Tiered Pricing

Tiered pricing is defined as a credit card processing structure that assigns a different transaction fee to each purchase based on its tier.
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Tiered Pricing

Tiered pricing is one method of charging transaction fees for payment processing. While it is not as common as other pricing models, it is one that many merchant account providers and credit card processors have in place. 

What are the Tiers in Tiered Pricing? 

With a tiered pricing model, there are three tiers - qualified rates, mid-qualified rates, and non-qualified rates. 

  • Qualified transactions are those that are paid by debit card or non-reward credit cards. These payments are made by either swiping a card or inserting a card with an EMV chip. 
  • Mid-qualified transactions include payments made by loyalty cards and membership rewards cards. They may also include any manually-entered payments. 
  • Non-qualified transactions are for high-reward credit cards, corporate cards, and international cards. These rates also apply when for card-not-present payments. 

Is Tiered Pricing a Good Value? 

At first glance, it appears that tiered pricing is a very good value. Qualified transactions may incur fees of around 1% or so, which is quite low. 

The problem is that most transactions will fall in the mid-qualified or non-qualified category. Ultimately, this usually ends up being a much more expensive option for payment processing. 

Some processors may charge as much as 4% for non-qualified transactions. 

Pros and Cons of Tiered Pricing

Some business owners prefer only having three types of rates for their own internal accounting purchases. But that’s really the end of the list of pros for tiered pricing. 

This pricing model is much more expensive than interchange-plus, even though it may be easier to understand. Processors that offer tiered pricing usually only advertise their lowest rates. This makes business owners think they’re getting a great deal on their transaction fees.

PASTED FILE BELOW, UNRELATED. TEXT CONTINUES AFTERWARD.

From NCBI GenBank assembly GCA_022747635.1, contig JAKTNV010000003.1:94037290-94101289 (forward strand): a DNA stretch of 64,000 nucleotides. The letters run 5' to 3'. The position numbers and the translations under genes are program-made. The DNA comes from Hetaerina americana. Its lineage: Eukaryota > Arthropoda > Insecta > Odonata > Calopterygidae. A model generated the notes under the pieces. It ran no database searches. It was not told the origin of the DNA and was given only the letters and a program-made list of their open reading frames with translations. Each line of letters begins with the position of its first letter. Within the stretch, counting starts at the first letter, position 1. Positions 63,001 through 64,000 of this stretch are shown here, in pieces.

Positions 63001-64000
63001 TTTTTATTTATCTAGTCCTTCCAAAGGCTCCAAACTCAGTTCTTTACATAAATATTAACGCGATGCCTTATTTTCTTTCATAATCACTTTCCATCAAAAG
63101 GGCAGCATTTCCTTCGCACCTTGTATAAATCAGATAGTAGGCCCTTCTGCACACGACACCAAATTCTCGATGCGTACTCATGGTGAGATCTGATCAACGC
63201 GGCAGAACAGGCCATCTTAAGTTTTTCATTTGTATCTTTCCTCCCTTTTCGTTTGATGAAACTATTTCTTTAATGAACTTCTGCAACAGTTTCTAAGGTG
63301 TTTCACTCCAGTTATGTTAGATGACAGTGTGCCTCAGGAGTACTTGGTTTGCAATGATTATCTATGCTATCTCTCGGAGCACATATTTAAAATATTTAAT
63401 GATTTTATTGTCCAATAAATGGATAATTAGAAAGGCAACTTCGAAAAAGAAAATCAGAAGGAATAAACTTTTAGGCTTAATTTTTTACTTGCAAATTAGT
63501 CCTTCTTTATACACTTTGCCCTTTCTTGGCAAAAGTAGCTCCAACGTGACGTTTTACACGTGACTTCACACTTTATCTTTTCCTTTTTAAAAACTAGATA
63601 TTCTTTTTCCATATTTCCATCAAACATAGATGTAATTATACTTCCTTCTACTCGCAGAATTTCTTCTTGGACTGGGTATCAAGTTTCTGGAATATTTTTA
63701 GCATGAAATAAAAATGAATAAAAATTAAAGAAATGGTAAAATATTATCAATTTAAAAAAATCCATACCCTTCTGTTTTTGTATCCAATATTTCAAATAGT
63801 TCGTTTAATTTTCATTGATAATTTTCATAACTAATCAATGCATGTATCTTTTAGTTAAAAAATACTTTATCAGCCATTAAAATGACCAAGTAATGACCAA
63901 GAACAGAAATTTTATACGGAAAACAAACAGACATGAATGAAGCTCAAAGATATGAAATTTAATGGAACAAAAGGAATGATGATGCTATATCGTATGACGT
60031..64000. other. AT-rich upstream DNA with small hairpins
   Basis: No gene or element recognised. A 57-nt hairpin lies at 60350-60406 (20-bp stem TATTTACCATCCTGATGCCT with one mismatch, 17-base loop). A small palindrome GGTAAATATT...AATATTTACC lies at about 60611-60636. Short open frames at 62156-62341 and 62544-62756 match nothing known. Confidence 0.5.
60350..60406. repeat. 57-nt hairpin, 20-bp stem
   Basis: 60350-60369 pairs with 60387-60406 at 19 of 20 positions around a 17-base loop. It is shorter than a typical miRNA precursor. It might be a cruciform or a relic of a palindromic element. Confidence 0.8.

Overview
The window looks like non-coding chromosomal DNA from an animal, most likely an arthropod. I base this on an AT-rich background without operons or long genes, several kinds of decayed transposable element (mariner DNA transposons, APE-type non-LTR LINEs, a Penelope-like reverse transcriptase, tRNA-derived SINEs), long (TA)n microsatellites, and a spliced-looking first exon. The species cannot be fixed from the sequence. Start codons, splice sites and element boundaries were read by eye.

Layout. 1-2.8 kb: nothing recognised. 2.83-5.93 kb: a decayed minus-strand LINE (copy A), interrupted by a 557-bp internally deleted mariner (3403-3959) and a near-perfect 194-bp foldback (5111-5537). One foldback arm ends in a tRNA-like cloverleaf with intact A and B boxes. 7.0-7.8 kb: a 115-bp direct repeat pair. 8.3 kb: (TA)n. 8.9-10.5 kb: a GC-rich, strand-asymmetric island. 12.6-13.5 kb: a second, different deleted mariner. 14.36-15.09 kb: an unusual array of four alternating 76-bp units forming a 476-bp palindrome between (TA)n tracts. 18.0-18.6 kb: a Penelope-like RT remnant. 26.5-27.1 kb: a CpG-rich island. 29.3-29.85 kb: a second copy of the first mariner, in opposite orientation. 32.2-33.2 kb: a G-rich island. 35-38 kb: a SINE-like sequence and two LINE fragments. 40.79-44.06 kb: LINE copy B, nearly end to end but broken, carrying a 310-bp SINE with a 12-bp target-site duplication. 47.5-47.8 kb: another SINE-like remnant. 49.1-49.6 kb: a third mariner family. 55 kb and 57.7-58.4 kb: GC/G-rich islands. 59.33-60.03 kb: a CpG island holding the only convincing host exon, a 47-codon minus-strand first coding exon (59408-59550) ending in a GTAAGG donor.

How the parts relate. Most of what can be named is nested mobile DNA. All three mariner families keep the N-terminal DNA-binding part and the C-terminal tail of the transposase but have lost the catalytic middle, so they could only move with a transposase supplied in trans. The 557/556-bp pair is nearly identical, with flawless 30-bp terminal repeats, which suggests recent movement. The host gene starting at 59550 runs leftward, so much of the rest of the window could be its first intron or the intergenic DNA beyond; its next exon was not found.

Most of the time businesses end up paying a lot more to process payments with tiered pricing. There is no transparency, and it can be difficult to tell what category specific purchases will fall into. 

Alternatives to Tiered Pricing

The best alternative to tiered pricing is interchange-plus, which offers more transparency. Interchange rates are set by credit card companies twice a year. 

Depending on the situation, flat-rate pricing may also be a better option. Though it is also problematic because it charges the same rate across the board for all purchases. 

Surcharging and cash discount pricing are two other options that pass the cost of transaction fees on to the customers. Many businesses find that these models are preferable. 

The Bottom Line

Tiered pricing may not be the best option for you for payment processing. Interchange-plus offers much more transparency and will keep your costs down as much as possible. 

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